Importance of a Business Pre-Nup!
The benefits of a shareholder agreement
When you enter into a business relationship with another person, company or group of people navigating the end of that relationship may not be the first thing on your mind but perhaps it should be. It’s perhaps the same if you plan to get married, divorce and protecting your assets isn’t likely to be up there with seating arrangements and wedding favours, unless perhaps you are a premier league footballer.
In the early heady days of a new relationship it’s exciting and a life and a business together seems full of potential. But what happens further down the line, if one of you wants to leave the relationship, you have a debilitating accident, someone new makes a move on your partner, or you simply want to sell up and retire?
A Business Pre-Nup, also known as a shareholder or partnership agreement, can set the parameters to help work out what happens in these types of scenarios. It can also set out how the Company or Partnership is to be managed and can supplement your Company’s Articles of Association with rules of engagement that are not put in the public domain at Companies House.
Before starting work with clients on a Business Pre-Nup I give them a questionnaire to help understand any particular requirements and to draft the most appropriate agreement. These questions also work as triggers to assist clients in thinking through the implications of the various scenarios and where they want protection. Questions are as simple as how many shareholders or partners are involved? Is any funding being put in by the parties? What is the ownership percentage split? What happens to my shares if I have an accident and cannot work or I die?
Difficult questions like minority shareholders and their rights, share transfers to spouses/partners/children, what happens if a director/shareholder is incapacitated/dies and other complicating issues have to be considered. Giving thought to the less pleasant scenarios before they happen is hugely helpful to help manage them if they arise further down the line. You might then also plan to align your wills with the Pre-Nup terms. Companies and partnerships may find it helpful to have a frank round table discussion and this can be facilitated by the professional adviser drafting the Pre-Nup.
Some companies are owned by two parties with a 50/50 split, couples, siblings or friends for example. I would strongly urge against a 50/50 split to help avoid future impasse. Is 50/50 ownership of your new business a fair reflection of what you’ve put in and may want to take out in the future? It’s especially important as being 50/50 shareholders you could end in stalemate and the winding up of a Company.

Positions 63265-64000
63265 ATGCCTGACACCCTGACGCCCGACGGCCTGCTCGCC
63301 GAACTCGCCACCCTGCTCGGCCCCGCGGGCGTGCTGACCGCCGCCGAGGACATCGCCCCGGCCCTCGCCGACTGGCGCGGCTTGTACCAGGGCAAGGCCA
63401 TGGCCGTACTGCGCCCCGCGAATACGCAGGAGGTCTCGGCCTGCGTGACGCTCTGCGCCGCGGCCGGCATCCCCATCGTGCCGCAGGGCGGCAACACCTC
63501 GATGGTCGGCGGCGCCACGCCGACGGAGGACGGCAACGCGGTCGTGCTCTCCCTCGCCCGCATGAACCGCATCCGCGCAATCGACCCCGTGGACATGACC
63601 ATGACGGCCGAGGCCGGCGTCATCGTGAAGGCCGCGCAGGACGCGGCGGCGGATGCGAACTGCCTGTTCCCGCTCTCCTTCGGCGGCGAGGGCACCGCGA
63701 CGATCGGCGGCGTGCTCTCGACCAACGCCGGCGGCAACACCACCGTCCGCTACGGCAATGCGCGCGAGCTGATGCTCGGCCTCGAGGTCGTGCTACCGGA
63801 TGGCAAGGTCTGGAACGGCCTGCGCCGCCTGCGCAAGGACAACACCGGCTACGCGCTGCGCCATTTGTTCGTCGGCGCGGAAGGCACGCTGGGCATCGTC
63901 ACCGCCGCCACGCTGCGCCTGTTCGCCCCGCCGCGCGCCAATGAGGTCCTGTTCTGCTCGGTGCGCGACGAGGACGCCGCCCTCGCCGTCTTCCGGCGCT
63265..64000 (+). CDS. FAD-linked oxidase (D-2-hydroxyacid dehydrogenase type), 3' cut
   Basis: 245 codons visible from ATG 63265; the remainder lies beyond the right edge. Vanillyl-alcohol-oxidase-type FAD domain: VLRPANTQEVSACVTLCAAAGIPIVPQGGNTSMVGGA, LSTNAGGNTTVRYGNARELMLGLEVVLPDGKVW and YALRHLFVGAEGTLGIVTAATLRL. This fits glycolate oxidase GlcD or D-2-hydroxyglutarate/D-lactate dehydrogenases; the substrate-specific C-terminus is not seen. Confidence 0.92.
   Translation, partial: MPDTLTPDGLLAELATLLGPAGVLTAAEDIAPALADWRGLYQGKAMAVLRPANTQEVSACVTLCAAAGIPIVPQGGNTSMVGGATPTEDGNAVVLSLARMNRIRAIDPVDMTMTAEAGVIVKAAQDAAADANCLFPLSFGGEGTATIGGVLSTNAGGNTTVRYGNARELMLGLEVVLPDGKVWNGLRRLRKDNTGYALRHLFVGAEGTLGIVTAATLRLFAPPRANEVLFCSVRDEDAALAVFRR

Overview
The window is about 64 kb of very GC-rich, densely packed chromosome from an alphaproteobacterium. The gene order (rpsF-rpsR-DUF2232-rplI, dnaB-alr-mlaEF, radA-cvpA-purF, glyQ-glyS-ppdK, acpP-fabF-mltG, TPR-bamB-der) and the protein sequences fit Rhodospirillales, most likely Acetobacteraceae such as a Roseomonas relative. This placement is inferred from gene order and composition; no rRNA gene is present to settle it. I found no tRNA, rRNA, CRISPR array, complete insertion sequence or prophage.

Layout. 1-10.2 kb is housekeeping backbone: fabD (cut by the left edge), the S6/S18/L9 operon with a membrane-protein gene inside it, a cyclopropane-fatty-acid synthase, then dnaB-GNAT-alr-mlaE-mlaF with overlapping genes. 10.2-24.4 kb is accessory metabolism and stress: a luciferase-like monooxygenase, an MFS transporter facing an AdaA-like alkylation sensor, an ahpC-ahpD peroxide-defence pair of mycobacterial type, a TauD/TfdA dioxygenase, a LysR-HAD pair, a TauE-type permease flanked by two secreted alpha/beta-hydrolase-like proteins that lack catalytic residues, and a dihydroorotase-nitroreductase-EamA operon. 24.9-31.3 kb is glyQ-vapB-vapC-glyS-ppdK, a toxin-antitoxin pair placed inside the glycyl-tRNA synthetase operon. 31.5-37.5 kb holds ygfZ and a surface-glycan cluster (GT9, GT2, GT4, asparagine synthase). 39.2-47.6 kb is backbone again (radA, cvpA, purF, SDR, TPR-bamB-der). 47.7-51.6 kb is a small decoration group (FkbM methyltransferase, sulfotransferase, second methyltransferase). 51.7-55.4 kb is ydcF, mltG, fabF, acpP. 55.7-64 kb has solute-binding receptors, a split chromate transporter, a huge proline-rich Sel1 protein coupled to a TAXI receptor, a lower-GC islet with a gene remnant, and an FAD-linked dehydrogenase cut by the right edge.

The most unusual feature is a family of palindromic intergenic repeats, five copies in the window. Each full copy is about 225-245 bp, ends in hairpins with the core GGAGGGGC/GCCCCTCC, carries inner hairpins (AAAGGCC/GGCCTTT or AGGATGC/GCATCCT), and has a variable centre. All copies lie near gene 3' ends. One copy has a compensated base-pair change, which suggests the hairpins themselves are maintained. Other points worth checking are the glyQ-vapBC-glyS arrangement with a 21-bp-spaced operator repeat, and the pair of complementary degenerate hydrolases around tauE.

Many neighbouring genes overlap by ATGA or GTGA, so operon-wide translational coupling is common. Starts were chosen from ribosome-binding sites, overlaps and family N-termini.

There are other potential issues to consider, for example:
- One shareholder is not contributing equally to the day to day running of the business.
- The shareholders misunderstood each other’s role and requirements.
- There are differing expectations for the performance of the business.
- Excessive remuneration is being paid to one director to the detriment of the other.
- Excessive remuneration is being paid to both directors to the detriment of the business.
- There is insufficient access to company information, management accounts or cash-flow forecasts.
- One shareholder wants to reinvest the dividends for growth, the other wants dividend payments.
- One wants to sell the business, but the other wants to keep it.
- The business does not live up to the expectation of one of the parties.
- Shareholders are locked in without the prospect of an exit.
- There is lack of communication.
- There is lack of control over spending by the other director or partner.
- Shareholders are getting involved in a competing business.
- There is no market for the shares after all the years of hard work and grind because of the 50/50 issue.
There are a couple of other options you might consider where the shares are split 50/50 including appointing a non-executive director (NED) who does not take part in the day-to-day management of the company and acts in a purely advisory role. A professional adviser should act in the best interests of the company rather than the individual shareholders and be impartial. He or she will have a vote that they will exercise in the best interests of the company rather than in the interests of one or other of the shareholders. Another idea is to also issue shares to a trusted and impartial third party. In this way, shareholder voting is not deadlocked. Or you might consider whether one of you should have a 51% stake.
Obviously no-one ever went into business planning to have an argument but it pays to plan ahead.